Ranky Tanky Gets Down At The Levitt

“06880” does not usually promote Levitt Pavilion concerts. There are too many good ones — rock, jazz, military bands, kids’ shows, you name it — and by now, most people know how to find the shows they like.

But the Levitt does not usually showcase Gullah music. So here’s a little promo for this Saturday’s event (August 4, 8 p.m.).

And — because “06880” is “where Westport meets the world” — there’s a great local connection.

Ranky Tanky is the group you’ll want to hear. They celebrate Gullah culture — the unique evolution of West African slaves shipped to the South Carolina coast to work the low country rice plantations.

Because they were so skillful, the slaves were kept together — not separated, like those from other parts of Africa. The culture they created continues today.

Ranky Tanky celebrates Gullah life through spirituals, poems, children’s songs and lullabies, combining them with fresh, jazz-inflected music. It’s special, unique, and well worth seeing and hearing.

Ranky Tanky, in the low country.

The band is hot. Their first album zoomed to #1 on the Billboard, Amazon and iTunes jazz charts. They’ve headlined the Spoleto Music  Festival, played Carnegie Hall and been featured in Downbeat. Terry Gross interviewed them for “Fresh Air.”

But the world would not have heard about Ranky Tanky without the passion of a local couple.

Last year, Steve Ruchefsky and Rondi Charleston started Resilience Music Alliance. The goal is to empower artists and creators who explore, challenge and celebrate the human condition of (you guessed it) resilience.

At the Spoleto Music Festival, Steve Ruchefsky and Rondi Charleston presented Ranky Tanky with plaques commemorating the #1 performance of the first release on the Westporters’ label, Resilience Music Alliance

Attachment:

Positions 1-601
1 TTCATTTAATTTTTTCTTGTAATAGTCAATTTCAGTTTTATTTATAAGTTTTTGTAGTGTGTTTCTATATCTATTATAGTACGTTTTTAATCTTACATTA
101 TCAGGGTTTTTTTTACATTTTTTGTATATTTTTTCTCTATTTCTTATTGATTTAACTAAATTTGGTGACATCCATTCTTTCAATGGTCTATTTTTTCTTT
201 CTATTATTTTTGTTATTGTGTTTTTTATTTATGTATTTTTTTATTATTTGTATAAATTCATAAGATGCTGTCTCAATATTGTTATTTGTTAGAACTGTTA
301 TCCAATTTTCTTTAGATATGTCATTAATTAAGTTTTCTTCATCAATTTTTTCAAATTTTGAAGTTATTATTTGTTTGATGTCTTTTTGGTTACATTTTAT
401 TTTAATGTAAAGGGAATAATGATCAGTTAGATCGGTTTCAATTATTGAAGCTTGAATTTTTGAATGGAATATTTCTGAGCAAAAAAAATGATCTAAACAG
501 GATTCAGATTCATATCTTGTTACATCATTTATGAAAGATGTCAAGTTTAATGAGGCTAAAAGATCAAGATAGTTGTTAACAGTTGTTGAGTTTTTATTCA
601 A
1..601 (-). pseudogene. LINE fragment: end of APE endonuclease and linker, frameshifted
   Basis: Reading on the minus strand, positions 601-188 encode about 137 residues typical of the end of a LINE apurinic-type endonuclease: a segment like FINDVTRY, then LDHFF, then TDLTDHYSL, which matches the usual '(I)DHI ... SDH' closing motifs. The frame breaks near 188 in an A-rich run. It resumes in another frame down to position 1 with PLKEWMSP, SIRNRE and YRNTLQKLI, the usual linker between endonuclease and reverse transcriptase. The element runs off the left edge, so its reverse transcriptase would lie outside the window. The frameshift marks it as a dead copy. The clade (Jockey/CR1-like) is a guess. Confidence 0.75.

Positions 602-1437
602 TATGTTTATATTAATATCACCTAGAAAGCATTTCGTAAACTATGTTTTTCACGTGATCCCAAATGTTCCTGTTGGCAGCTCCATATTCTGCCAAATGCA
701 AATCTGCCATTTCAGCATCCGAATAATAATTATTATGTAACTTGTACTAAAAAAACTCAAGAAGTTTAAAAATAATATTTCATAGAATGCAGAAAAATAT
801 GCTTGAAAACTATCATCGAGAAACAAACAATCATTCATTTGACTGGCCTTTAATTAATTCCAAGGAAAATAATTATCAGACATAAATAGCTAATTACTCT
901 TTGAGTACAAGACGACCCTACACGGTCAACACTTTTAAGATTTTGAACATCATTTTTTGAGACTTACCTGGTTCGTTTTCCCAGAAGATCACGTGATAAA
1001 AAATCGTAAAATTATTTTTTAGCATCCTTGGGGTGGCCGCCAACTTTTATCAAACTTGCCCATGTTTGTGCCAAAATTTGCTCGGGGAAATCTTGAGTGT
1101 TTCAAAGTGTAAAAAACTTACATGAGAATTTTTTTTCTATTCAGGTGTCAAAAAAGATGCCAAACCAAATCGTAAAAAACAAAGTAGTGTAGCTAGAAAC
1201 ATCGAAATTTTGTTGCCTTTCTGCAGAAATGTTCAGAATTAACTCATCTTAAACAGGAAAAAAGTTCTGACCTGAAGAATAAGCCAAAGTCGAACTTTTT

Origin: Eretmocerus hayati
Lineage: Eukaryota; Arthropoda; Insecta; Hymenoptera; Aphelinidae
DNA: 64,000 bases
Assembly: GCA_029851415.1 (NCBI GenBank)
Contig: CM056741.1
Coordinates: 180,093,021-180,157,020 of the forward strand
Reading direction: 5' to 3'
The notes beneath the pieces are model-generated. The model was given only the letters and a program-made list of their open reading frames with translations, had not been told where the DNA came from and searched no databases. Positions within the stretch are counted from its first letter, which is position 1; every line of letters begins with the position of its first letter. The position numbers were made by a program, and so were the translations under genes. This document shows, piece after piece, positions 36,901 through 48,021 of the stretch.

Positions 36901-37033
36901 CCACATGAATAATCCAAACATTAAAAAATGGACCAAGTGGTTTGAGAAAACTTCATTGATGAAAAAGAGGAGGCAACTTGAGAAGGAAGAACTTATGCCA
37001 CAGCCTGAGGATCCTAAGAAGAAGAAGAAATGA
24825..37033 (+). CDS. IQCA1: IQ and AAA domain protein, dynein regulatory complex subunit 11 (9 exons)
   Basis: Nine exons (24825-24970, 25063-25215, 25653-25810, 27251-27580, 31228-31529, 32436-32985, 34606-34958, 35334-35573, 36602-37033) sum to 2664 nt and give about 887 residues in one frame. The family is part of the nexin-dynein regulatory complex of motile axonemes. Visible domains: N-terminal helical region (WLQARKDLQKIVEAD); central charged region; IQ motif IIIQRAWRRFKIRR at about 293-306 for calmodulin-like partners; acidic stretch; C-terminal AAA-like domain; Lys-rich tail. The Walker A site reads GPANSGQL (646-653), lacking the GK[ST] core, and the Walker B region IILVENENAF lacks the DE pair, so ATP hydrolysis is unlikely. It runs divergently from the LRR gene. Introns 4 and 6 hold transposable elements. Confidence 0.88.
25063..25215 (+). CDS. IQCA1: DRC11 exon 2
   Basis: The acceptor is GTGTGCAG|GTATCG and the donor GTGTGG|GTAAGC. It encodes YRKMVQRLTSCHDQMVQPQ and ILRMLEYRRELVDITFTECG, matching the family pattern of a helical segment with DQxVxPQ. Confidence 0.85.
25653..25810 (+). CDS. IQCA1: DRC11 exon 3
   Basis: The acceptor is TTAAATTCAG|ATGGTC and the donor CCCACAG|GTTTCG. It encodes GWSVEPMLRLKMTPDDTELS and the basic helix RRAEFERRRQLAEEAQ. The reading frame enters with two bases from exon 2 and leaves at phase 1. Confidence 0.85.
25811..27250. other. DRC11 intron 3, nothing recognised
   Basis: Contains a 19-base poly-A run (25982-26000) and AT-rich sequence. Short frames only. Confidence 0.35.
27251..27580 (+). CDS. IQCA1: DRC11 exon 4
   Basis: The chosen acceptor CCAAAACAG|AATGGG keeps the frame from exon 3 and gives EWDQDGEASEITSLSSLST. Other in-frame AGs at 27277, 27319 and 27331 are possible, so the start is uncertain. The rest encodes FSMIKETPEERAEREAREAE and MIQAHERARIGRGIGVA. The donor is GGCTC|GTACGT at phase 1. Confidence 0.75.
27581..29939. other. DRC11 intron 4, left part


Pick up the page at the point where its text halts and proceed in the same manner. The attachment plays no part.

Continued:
Ranky Tanky — the name comes from a Gullah phrase meaning “work it” or “get down” — has performed all over the country, and are booked well into 2019.

During a summer when — thanks to a superb Historical Society exhibit –Westport is  examining its African American past, and our town’s connection to slavery, Saturday’s Levitt Pavilion show is timely and important.

And if all that is not enough to draw you to the Levitt for Ranky Tanky, try this:

2 responses to “Ranky Tanky Gets Down At The Levitt

  1. Rose Mary Schmid

    a few years ago my husband and I spent time in the Charleston, SC area and were privileged to learn about the Gullah language. It is absolutely fascinating and I hope that part of the culture will be explained on Saturday evening.

  2. Bettina Gangi

    Have been acquainted with Gullah culture since my teens. (Am now 81)

    That culture is complex and fascinating…and the Levitt performance last night was fantastic. One does not have to understand the words to appreciate the rhythms, instrumentals, and voices. (Wish audience had been more involved…Many seemed glued to their beach chairs…Maybe affected by the humidity)